Immigration in numbers
Miguel Pajares, a researcher at the University of Barcelona, told IPS that a study on immigration and labour, whose results will be released in August, found that in 2009, the inflow of immigrants remained steady from 2008, when the international financial crisis broke out in the United States.
But there was one major change, says the study in which Pajares took part, which was conducted by the Labour Ministry’s Permanent Observatory on Immigration (OPI).
The researcher said the country has started to approach a balance between the number of immigrants arriving and those returning to their home countries.
During the immigration boom in the first seven years of this century, between 600,000 and 700,000 foreign nationals arrived in Spain yearly.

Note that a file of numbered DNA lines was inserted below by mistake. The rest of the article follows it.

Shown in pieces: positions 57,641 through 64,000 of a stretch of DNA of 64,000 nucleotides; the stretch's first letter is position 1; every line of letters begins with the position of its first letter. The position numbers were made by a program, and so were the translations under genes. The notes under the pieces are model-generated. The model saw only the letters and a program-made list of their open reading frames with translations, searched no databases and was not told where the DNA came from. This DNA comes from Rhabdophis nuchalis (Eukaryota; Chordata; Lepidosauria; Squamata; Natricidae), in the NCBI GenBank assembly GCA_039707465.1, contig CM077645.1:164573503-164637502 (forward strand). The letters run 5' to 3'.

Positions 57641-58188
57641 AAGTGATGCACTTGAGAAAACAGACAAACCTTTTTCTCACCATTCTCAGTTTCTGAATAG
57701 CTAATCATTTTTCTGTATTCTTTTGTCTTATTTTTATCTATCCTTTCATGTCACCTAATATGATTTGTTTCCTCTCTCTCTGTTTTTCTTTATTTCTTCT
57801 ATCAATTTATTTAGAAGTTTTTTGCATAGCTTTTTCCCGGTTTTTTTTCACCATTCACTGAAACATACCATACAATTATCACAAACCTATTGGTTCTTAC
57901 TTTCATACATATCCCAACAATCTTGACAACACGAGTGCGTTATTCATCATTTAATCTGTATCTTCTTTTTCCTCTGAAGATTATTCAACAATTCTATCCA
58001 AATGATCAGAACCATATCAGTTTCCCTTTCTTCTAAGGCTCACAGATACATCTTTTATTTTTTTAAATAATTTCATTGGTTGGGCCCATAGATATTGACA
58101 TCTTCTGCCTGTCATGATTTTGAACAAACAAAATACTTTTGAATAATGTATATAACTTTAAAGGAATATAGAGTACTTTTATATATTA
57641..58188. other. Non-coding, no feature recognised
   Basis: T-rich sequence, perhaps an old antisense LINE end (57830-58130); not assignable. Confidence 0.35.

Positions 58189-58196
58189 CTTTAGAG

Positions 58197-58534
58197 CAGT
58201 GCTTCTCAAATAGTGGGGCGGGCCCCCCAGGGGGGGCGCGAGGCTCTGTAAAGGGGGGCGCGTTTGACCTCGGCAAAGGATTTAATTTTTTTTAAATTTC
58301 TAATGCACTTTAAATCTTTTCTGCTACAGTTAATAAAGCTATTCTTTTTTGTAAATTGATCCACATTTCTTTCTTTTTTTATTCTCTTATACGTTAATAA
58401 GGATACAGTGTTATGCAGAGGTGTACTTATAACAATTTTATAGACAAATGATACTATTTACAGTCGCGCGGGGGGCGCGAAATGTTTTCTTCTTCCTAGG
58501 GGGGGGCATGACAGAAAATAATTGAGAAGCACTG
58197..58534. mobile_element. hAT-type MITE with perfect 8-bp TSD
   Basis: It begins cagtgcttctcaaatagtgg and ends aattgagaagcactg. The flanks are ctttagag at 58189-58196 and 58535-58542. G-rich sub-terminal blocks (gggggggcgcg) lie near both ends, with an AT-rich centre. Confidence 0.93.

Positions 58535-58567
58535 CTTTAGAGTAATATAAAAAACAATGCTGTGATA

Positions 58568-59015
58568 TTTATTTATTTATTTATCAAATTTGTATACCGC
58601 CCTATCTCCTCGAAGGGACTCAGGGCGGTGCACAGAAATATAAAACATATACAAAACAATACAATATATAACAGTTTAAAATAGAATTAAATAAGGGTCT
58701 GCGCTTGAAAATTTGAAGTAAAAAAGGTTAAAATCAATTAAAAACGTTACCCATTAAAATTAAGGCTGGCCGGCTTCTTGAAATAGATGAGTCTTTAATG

But in 2009, according to a survey by the National Statistics Institute, some 400,000 migrants left Spain. Of the Latin Americans, the largest numbers heading back were apparently from Colombia, Ecuador and Bolivia, although there are no hard statistics, Pajares said.
He believes the flow of immigrants to the European Union will rise again when the crisis has been overcome. But in Spain, he adds, the process will occur later, because the unemployment rate is twice the bloc’s average. Moreover, jobs are fast disappearing in Spain, while the creation of new ones is slow.
Brazil, a case apart
Between 2008 and 2009, the OPI commissioned a study titled “Los inmigrantes brasileños en la estructura socioeconómica española” (Brazilian Immigrants in the Spanish Socioeconomic Structure), with two objectives: to draw up a socio-demographic map of Brazilians in the country and to support their insertion.